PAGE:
What to pay: It`s absolutely not expensive. Your friends and relatives will enjoy your gifts very much.

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  • rabbit06's Profile Photo

    Beijing Enamel Factory: " These aren't knock offs! "

    by rabbit06 Updated Jul 11, 2010

    2.5 out of 5 starsHelpfulness

    Very nice!
    3 more images

    The shop below the factory is quite large and roomy with plenty of stock.

    What to buy: Plenty of great gift's, souvenirs and ornaments.
    We purchased beautiful bracelet's and chop sticks as i was given two beautiful vace to bring back.....lucky me!

    What to pay: Doesn't matter, when will you be back?

    Related to:
    • Arts and Culture
    • Family Travel
    • Eco-Tourism

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  • ntm2322's Profile Photo

    Jing3 tai4 lan2 (cloisonné), inherently Beijing

    by ntm2322 Updated Jan 19, 2008

    3.5 out of 5 starsHelpfulness

    Cloisonn�� make perfect gifts for your friends

    Talking about local arts and crafts, the most important in Beijing are:

    - Cloisonné (jing3 tai4 lan2)

    - Ivory carvings

    - Carved lacquer ware and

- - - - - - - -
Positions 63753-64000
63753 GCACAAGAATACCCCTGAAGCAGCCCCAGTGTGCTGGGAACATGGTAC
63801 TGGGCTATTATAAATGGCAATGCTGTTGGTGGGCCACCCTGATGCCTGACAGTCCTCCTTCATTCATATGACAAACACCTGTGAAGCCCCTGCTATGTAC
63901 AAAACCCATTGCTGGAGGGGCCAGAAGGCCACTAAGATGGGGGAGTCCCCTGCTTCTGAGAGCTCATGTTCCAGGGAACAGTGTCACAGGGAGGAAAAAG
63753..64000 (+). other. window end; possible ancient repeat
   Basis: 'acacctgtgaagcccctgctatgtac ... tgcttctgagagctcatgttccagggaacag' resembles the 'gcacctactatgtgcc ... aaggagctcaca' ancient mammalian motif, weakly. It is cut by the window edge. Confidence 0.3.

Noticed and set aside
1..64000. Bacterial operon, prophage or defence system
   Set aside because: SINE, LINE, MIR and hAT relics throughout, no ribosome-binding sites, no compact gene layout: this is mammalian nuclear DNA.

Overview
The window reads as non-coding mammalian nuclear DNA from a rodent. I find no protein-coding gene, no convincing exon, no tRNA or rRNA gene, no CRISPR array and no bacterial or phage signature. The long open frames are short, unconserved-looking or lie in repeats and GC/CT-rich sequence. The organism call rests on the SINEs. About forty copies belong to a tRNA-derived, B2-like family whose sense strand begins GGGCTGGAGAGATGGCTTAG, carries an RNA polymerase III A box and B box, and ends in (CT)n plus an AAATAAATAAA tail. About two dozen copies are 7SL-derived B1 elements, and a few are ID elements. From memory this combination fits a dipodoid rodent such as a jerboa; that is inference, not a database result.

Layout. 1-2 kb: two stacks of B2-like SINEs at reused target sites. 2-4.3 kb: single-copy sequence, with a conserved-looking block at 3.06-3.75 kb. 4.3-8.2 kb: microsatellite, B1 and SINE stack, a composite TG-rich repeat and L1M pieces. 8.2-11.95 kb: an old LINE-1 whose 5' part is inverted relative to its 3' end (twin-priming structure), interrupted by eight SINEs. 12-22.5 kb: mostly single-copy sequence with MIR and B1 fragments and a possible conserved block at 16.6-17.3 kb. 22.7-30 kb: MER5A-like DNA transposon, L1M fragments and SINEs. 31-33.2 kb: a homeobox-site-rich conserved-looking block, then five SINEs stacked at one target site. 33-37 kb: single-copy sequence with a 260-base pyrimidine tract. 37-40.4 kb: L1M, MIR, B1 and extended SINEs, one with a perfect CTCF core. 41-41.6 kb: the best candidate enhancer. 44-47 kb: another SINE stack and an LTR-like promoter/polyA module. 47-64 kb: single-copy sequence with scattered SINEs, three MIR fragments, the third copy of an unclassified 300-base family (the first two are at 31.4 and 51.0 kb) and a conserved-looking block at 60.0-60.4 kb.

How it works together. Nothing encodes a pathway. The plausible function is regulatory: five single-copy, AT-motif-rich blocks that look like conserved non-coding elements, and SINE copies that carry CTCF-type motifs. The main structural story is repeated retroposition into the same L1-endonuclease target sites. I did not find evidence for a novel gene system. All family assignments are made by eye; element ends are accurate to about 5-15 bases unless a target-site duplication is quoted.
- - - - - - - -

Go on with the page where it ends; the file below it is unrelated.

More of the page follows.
- Jade

    A little bit of History

    Cloisonné originated in Beijing during the Yuan Dynasty (1271 - 1368).

    The emperor of the 'Jingtai' period during the Ming Dynasty (1368 - 1644) was very fond of the bronze-casting techniques and improved the color process, creating the bright blue (lan2), then the “jing3 tai4 lan2” (jing3 tai4 blue) cloisonné products became popular among the people.

    To make a cloisonné piece, copper is molded into the shape of the finished piece and then intricate engravings are made with a copper wire. The piece is also fired and polished.

    Five sophisticated processes:

    1) Model hammering

    2) Filigree welding

    3) Enamel filling

    4) Surface polishing

    5) Gilding

    For a better understanding, please, take a look at the following website

    Jing3 tai4 lan2 can be found on large objects such as vases and other decorative items like jars, as well as small items like earrings, bracelets or chopsticks.

    Where can I buy Beijing cloisonné?

    You can find cloisonné everywhere, from the smallest tourist shops to the largest shopping mall. Prices in the largest malls are fixed, you will have no chance at all to bargain.

    In order to save time and be sure not to buy fake items (keep in mind this is a huge industry in China and already a common practice) go to Huairou Cloisonné Factory situated close to the Mutianyu Great Wall.

    Besides, you can also watch all the stages of the manufacturing process to see how the exquisite cloisonné pieces are produced.